The Origins of the New Testament, Part XXIX: I and II Timothy and Titus — The Pastoral Epistles. We Have the Truth!

Column by Bishop John Shelby Spong on 15 July 2010 0 Comments
Please login with your account to read this essay.


Mary Ann Dobrik, via the internet, writes:

I am very disappointed that the Gospel of John is not being discussed next in this series of columns. Elgin United Church book study is studying this gospel, following the question series in: John: 26 Studies for Individuals and Groups written by N.T. Wright. I do not particularly like this study book and was hoping that Bishop Spong's articles would give me some helpful guidance in refuting some of the remarkable fundamentalist claims in this study book. When will Bishop Spong reach the Gospel of John in his discussions? I need his insightful scholarship.

Will Bishop Spong be coming to Peterborough, Ontario to lecture in 2011? I hope so.


Mary Ann Dobrik


Dear Mary Ann:

Your letter delighted me in that it expresses disappointment that John did not come up in my study after Luke as it does in the Bible. I appreciate the fact that you had great expectations even if you felt disappointed.

I have said from the beginning of this series that I would be looking at the New Testament in the order in which it was written. That is what I have done from the very beginning. I started with the genuine Pauline Epistles because Paul wrote between 51-64 CE. Then I went to Mark the first gospel; then to Matthew the second gospel. Next I treated Luke-Acts as two parts of the same story. Then I moved to the early, but non-authentic, Pauline letters: II Thessalonians, Colossians and Ephesians, all of which appear to have been written well after Paul's death, but were probably contemporaneous with the synoptic gospels. Next I will address the pastoral epistles: I & II Timothy and Titus, which are dated between 90-110 CE, followed by the general epistles: I & II Peter, James and Jude. Then I will do a column on the Epistle to the Hebrews, which I believe deserves serious treatment. Then I will complete the series with probably three columns on the Gospel of John, one on the Epistles of John (I, II, III) and will close this series with a final column on the book of Revelation. I expect the series to be complete by September 1.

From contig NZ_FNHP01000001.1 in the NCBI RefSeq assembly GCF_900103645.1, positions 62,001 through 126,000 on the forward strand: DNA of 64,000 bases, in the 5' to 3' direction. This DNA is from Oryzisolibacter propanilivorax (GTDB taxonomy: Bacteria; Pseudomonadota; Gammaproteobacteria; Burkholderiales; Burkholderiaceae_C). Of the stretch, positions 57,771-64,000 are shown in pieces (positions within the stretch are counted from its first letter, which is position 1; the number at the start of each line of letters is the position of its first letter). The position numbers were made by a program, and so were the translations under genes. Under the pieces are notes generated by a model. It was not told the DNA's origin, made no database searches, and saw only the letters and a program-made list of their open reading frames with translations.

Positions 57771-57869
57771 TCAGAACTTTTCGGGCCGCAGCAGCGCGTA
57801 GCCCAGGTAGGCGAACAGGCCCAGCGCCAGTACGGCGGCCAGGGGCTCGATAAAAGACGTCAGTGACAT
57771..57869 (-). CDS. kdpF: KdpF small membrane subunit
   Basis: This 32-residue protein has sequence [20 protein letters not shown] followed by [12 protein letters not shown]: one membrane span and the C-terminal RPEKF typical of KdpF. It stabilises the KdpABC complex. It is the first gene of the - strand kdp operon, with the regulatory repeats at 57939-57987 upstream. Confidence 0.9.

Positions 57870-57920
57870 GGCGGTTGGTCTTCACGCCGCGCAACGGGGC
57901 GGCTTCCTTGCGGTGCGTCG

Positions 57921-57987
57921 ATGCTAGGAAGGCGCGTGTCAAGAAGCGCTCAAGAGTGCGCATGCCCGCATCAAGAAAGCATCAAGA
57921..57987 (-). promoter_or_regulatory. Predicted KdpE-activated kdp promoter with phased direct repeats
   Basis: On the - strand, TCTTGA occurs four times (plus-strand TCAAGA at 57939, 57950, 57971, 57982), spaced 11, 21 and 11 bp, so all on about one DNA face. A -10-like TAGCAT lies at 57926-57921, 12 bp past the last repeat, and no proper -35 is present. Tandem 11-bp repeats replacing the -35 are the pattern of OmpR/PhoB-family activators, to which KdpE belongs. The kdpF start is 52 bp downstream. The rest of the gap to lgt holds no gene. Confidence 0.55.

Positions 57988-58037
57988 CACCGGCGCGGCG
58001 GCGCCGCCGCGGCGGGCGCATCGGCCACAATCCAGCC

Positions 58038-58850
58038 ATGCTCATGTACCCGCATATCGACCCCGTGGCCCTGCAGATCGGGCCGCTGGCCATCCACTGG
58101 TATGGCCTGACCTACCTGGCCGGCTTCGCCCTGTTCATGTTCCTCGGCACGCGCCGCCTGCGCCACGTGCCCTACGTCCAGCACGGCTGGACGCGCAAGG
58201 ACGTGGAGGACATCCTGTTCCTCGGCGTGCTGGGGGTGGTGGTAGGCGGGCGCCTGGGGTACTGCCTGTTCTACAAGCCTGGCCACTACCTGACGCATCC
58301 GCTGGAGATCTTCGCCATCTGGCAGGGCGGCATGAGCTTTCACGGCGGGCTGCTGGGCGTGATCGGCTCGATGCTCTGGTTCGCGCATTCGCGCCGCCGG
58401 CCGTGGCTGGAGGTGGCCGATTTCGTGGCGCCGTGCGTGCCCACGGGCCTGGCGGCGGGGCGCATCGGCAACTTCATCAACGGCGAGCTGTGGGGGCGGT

Between September 1 and December 31 of this year I will be busy with the editorial task of turning this series of columns into a book that HarperCollins will publish some time in 2011 under the title: Reclaiming the Bible for a Non-Religious World.

I am sorry the John section did not reach the Elgin United Church in time for your study. N.T. Wright is more of a propagandist for fundamentalism than he is a New Testament scholar, albeit he has the capacity to use heavily perfumed and sophisticated language to preserve the illusion of scholarship. I can well imagine that you need a counterpoint.

Since my next major work will be on the Gospel of John, I have been reading books on John almost exclusively for the last year. There are some massive and brilliant commentaries like those of Rudolf Bultmann, C.H. Dodd and Raymond Brown, but I doubt if they would be good resources to your class, because of their sheer bulk and heavy footnotes. I have, however, thoroughly enjoyed two other smaller books that I happily recommend to you. One is The Mystical Way in the Fourth Gospel by L. William Countryman and the other is Invitation to John by George W. MacRae. Both are less that 200 pages and I have profited greatly by my study of them.

We have no present plans to return to Peterborough, Ontario, at this moment though we thoroughly enjoyed our time there twice in the past. We will be in the Lutheran Church in New Market, Ontario, in the late spring of next year. Maybe I will see you there.

Thanks for writing,

– John Shelby Spong



Leave a Reply